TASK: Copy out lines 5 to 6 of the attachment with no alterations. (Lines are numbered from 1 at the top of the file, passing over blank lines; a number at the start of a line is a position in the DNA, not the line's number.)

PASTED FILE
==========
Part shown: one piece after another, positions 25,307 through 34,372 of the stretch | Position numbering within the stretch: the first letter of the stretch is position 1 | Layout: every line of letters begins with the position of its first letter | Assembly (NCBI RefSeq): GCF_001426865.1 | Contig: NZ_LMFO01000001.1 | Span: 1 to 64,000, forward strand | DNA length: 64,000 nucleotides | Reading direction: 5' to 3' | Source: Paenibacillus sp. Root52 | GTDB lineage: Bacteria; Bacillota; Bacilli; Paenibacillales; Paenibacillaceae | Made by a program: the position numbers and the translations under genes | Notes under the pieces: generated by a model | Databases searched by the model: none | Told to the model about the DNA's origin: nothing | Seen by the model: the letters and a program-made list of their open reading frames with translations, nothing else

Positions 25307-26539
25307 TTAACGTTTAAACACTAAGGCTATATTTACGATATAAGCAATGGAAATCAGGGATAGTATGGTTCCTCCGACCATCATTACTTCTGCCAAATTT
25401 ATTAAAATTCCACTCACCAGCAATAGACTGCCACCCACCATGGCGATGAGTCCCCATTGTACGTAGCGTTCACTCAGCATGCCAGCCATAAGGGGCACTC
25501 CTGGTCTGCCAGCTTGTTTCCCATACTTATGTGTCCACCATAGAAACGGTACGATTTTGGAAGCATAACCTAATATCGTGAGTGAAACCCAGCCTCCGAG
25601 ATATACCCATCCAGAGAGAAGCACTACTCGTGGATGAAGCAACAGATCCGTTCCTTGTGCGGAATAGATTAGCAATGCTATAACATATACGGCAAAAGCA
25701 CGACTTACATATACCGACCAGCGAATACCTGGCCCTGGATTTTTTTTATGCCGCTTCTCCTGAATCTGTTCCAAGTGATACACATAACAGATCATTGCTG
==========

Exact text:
25501 CTGGTCTGCCAGCTTGTTTCCCATACTTATGTGTCCACCATAGAAACGGTACGATTTTGGAAGCATAACCTAATATCGTGAGTGAAACCCAGCCTCCGAG
25601 ATATACCCATCCAGAGAGAAGCACTACTCGTGGATGAAGCAACAGATCCGTTCCTTGTGCGGAATAGATTAGCAATGCTATAACATATACGGCAAAAGCA